Here you'll find Russell Falls, one of the most photographed waterfalls in Tasmania. Its three elegant tiers, framed by lush vegetation, have attracted visitors for more than a hundred years. Put on your walking shoes and explore one of its easy walking tracks only a fifteen minute stroll from the car park.
Richmond is a picture-perfect village of cobbled streets, hand-made brick and mellow stone on the banks of the Coal River and it’s just 20 minutes out of Hobart. Walk across Australia’s oldest bridge, built by convict labour between 1823 and 1825. Stand in the cell of the Richmond Gaol (1825), Australia’s oldest goal, for an eerie insight into the hardships of early Van Diemen's Land convict life.
Explore the natural wonders the Tasman Peninsula. A place of breathtaking seascapes, some of the tallest sea cliffs in the world and wild ocean views. From Eaglehawk Neck to Port Arthur Historic Site, this fascinating journey is rich in convict history and natural beauty – but also thrilling adventure experiences that will take your breath away, encounters with sea and coastal wildlife that you will never forget and quality food and wine to savour and enjoy.
A cruise down the Gordon River rewards with mirror-calm reflections of World Heritage Area rainforest. Gordon River Cruises and World Heritage Cruises can take you down this ancient waterway stopping off at Sarah Island where you'll get a history lesson as you walk among the ruins of this once notorious convict settlement.
Riders worldwide are making tracks to Tasmania. Blue Derby is a network of trails that surround the town of Derby. Once the centre of a tin mining boom, these days it’s the mountain bikers carving up the dirt. Cruise to the top of the hill. Tear downhill as fast as you can. Repeat.
Take a two-and-a-half-hour city paddle with fish and chips, a day tour around Hobart exploring cliffs, caves and beaches, a multi-day expedition into the Tasmanian wilderness, or try an expedition amongst stunning landscapes as you glide far from the beaten paths of modern life.
It doesn’t get much more Tasmanian than Cradle Mountain and Tassie devils. Keep an eye on the clock because the [email protected] feeding tour happens at 5.30pm sharp – or the devils get mad. This is a rare chance to observe these unique animals in the company of some fellow carnivorous marsupials – the eastern and spotted-tail quoll.
Renowned for its flights into the Southwest National Park, a vast and special place of extraordinary natural values that forms part of the Tasmanian Wilderness World Heritage Area, there’s often more to a scenic flight with Par Avion. Fancy whisking that special someone away to devour oysters and wine on a picnic by the sea?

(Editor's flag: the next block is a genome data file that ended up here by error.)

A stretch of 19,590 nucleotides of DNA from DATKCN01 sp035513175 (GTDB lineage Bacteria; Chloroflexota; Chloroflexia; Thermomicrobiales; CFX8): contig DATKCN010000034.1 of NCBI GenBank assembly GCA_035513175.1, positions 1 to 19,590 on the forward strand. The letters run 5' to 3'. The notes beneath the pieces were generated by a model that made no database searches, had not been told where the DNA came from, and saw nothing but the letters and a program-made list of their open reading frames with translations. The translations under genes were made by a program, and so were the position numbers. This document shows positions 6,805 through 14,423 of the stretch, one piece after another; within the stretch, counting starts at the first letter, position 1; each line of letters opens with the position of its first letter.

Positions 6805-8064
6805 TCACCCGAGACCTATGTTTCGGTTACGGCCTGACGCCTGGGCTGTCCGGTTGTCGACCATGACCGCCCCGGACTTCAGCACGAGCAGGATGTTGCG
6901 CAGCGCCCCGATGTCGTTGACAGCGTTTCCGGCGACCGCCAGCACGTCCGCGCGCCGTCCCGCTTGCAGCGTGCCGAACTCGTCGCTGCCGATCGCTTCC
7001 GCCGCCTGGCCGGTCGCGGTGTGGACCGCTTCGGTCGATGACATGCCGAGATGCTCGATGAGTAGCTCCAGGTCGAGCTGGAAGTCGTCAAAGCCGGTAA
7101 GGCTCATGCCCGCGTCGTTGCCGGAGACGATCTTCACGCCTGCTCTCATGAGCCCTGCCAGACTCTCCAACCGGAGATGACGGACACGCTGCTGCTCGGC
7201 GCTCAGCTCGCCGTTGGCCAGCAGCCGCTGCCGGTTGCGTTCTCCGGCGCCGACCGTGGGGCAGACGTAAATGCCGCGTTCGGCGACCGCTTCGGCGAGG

See wild little penguins emerge from the ocean and head for their homes in a natural rookery on an after-dark tour. Established by locals to protect the penguin population, the tour lets you get close to the penguins without disturbing their nightly journey. These are wild birds, so penguin numbers and arrival times vary with the life-cycle activity and weather, with larger numbers of 100 -125 birds from September to January. You can expect to get very close to a penguin on this tour.
Barnbougle Dunes, a golfing destination on the coast of Bridport that’s been rated Australia’s number one public course more than once. Tee off to the sound of crashing waves on a links course where sweeping beaches, farmland and manicured greens mix effortlessly. Challenge yourself to 18 holes followed by a Tasmanian whisky in the clubhouse.
Bonorong offers a very hands-on experience rare in other zoos and wildlife parks, allowing you to share special moments with Australia’s wildlife. Tasmanian devils are active during the day, so you can view them any time. The park also looks after wombats, koalas, echidnas, birds and many more Tasmanian natives.
With four big rubber tyres beneath, accelerate up the sandy path on your way to the southern end of sweeping Friendly Beaches. As you wind through Eucalypt covered hills you might decide this is a terribly fun way to reach isolated nooks of the Freycinet Peninsula. Navigate boulder-filled valleys and drop into an abandoned mining cottage before reaching the coast. In true east coast style, your afternoon tea stop is a cracker with rolling turquoise waves and orange lichen laid out like a picnic rug across granite boulders. A thrilling quad bike adventure for those who seek a unique view of the Freycinet National Park.
Be swept away on the King River Rafting adventure on Tasmania’s west coast. Your journey begins aboard the 118-year-old West Coast Wilderness Railway, Australia’s only steam train of its kind. With rafts atop and rafters aboard, the train will travel through remote rainforests and incredible landscapes to Dubbil Barril where your journey takes a rapid turn. Here you’ll swap comfort for courage as you plunge into the rapids of the mighty King River, which flows as fast as the adrenaline. Along the way, when the waters are calm, your guide will share stories of the region’s fascinating history.